The Falling Price of ETH: What it means for Creatives

If you’re a creative from any background, you’ll know all too well the issues with monetizing your work.

In an ever-evolving industry, staying ahead of the curve and standing out from the crowd is one way to ensure you’re giving yourself the best chance. When the second iteration of the internet arrived, creatives took the opportunity to connect, market themselves, and showcase their work. Instagram for example is one such tool that helps creators connect with fans of their work and even reach beyond their existing audience.

But what’s next? Web3, of course. In previous entries, we discussed the barriers of entry – pun intended – preventing creatives and non-crypto natives from dipping their toes into the world of NFTs. is working towards breaking those barriers down and opening the doors to anyone regardless of your level of technical expertise.

Recently, there’s been a great deal of buzz around the dipping price of Ethereum (ETH). It’s got a lot of people concerned but there are always several sides to every story. Is the dipping price of ETH the worst thing in the world? And what are the long-term implications of this development?

Utility vs investment is a concept that runs deep in NFT communities. For example, the increase in individuals rocking PFPs that exceed $100k is a symbol of status and a marker of wealth; it’s an investment when you peel back the layers. We believe people using PFPs far under $100K is the key to the next wave of NFT adoption. Cheaper NFTs will be key to helping help us move from buying for investment to buying for utility. In turn, people showcase for appreciation rather than its price tag.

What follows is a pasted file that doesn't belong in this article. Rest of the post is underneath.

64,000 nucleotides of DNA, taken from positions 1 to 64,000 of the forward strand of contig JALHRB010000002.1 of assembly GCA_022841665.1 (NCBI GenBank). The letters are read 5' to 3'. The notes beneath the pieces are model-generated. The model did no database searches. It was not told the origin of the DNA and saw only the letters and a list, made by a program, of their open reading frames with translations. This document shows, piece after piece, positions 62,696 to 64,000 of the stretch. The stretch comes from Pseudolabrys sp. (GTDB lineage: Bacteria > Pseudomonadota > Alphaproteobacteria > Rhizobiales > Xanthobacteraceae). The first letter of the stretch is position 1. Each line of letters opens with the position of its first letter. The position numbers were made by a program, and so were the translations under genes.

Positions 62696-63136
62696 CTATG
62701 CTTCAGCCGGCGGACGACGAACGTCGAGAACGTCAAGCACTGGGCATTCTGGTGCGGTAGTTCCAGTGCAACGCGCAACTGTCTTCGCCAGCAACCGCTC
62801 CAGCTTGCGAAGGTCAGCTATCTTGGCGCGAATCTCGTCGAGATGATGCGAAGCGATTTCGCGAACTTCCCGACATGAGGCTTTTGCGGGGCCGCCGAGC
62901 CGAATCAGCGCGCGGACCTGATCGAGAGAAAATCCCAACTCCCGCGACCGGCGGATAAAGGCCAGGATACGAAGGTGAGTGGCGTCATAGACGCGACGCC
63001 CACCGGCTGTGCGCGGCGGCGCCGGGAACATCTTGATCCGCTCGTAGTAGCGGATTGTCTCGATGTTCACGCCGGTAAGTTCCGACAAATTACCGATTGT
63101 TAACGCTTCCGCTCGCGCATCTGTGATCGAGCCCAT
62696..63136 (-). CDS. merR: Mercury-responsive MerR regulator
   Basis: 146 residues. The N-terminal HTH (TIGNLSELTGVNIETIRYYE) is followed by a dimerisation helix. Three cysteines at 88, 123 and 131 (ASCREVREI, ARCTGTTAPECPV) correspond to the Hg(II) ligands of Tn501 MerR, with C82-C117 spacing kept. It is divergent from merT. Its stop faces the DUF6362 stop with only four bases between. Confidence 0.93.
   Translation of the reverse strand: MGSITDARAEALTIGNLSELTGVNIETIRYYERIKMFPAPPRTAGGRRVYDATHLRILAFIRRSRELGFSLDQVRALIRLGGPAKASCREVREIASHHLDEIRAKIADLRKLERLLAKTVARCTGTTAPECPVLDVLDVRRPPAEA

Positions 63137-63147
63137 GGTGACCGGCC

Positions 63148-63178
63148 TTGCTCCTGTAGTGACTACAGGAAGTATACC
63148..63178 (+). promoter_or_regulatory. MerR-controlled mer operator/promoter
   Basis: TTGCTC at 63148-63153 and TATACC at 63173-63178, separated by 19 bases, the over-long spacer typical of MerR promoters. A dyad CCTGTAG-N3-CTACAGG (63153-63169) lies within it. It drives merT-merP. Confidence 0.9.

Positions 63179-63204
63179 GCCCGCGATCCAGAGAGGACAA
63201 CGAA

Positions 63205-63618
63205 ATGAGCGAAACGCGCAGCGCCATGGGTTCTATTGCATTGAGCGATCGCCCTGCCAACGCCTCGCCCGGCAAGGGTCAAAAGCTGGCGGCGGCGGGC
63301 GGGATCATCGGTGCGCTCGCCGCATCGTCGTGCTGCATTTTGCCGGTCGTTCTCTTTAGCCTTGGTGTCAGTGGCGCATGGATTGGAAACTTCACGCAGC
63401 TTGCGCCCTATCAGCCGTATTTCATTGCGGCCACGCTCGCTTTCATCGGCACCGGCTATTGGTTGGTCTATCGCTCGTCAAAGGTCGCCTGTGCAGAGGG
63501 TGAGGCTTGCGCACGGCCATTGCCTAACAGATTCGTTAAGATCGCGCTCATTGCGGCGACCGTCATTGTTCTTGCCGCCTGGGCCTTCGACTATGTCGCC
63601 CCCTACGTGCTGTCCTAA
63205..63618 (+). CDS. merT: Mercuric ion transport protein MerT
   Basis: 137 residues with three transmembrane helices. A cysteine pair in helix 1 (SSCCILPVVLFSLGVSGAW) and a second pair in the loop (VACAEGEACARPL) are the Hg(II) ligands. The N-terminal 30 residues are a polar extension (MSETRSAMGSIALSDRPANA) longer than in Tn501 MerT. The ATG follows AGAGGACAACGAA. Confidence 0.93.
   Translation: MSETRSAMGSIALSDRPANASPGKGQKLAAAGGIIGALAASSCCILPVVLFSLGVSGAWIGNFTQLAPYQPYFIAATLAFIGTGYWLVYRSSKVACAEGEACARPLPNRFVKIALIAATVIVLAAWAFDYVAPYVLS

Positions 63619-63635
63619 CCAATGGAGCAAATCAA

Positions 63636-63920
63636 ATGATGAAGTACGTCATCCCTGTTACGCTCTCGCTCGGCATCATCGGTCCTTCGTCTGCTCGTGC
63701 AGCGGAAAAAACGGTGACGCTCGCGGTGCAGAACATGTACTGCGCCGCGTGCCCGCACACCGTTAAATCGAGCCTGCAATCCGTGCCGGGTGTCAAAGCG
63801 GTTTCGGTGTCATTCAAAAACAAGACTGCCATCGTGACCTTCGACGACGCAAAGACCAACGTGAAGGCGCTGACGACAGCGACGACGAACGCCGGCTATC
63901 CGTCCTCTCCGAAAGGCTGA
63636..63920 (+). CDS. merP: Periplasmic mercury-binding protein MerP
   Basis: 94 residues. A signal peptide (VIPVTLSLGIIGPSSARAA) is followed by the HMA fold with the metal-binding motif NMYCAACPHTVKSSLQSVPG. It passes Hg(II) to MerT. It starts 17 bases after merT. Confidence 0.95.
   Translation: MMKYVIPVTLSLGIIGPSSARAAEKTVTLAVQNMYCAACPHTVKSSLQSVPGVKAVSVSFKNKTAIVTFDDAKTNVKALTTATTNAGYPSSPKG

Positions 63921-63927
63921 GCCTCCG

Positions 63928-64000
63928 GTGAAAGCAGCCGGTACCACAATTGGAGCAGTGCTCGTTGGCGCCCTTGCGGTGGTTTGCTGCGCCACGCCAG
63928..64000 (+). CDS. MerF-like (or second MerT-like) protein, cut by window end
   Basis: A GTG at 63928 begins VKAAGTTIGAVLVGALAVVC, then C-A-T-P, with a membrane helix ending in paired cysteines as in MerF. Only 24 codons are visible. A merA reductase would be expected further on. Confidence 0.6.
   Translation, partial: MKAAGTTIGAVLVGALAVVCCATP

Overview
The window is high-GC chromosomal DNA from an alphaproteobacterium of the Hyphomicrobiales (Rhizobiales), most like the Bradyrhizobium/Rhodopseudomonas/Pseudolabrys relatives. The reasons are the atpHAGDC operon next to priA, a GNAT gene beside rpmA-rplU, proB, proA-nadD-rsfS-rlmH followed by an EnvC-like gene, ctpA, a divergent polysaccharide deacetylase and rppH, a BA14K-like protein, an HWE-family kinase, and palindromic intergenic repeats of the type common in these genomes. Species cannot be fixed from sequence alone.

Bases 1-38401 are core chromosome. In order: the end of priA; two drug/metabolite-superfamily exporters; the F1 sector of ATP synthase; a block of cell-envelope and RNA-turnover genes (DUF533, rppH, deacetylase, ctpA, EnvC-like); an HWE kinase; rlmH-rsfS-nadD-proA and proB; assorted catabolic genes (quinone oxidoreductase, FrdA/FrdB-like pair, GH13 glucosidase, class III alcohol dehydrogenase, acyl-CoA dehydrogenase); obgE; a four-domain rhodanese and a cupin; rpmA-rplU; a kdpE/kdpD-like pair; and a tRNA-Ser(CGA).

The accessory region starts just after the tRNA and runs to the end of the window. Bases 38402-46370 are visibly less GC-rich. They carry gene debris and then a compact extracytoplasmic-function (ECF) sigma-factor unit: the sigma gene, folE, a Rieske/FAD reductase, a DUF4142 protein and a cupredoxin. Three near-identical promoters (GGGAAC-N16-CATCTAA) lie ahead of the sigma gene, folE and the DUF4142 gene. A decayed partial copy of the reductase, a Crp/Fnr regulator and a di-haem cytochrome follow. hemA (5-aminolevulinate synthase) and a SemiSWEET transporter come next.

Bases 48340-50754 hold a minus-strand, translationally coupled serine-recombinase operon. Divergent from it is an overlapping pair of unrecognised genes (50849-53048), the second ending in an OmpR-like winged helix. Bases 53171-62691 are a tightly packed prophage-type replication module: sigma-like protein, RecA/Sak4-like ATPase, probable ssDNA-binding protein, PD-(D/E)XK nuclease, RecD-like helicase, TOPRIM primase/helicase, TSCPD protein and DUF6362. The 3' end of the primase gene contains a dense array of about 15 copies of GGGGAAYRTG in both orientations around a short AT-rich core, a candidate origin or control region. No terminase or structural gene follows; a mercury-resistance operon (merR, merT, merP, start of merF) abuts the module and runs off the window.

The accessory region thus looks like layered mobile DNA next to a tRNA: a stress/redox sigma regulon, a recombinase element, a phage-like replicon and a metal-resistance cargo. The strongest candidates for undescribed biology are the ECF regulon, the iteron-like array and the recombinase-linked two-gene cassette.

The Falling Price of ETH

Recently, we discussed the Ropsten Testnet network successfully migrating to proof-of-stake (PoS). The Merge – a suitable sci-fi, digital moniker – will increase liquidity, paving the way for cheaper, and increased volumes of NFTs. High prices, in particular, gas fees, have been a barrier to entry for creatives wishing to enter the NFT space. Removing this issue from the equation makes NFTs a far more attractive prospect for artists.

Historically, as new technologies were introduced, they needed to cross certain thresholds to achieve mainstream adoption. When personal computers were first introduced as consumer electronic devices, they were inaccessible to much of the population due to the incredibly high cost. This was a major hurdle preventing mainstream adoption by the masses. After some tinkering and the development of microprocessors, the cost of a personal computer was finally low enough in cost for adoption as a consumer good.

There are countless examples of lower costs leading to greater adoption and utility. Look at the rise of affordable smartphones. In 1984, the world’s first portable mobile phone, the Motorola DynaTAC 8000X would set you back $4,000 – rising to $10,000 when adjusted for inflation – a big hurdle for the mass adoption.

The Falling Price of ETH

Today, everyone and their grandma has a smartphone, that’s largely down to the plummeting costs of the devices on offer. A Motorola Moto G31 smartphone will set you back a considerably cheaper – you can now have a digital camera in your back pocket – enter the amateur photographer. Ultimately, the recent dip in the price of ETH, coupled with the switch to PoS is set to pave the way for mainstream adoption of NFTs.

Adapting and moving with the times is a tool every creative needs to wield. Despite Web2 not being a technological leap per se, it saw a huge shift in how people engaged and interacted with the internet. The arrival of Web3 is the next chapter in the story, a canvas on which artists and creatives can imprint their digital legacy.

Digital art has a new frontier; sign up on now and build your digital legacy.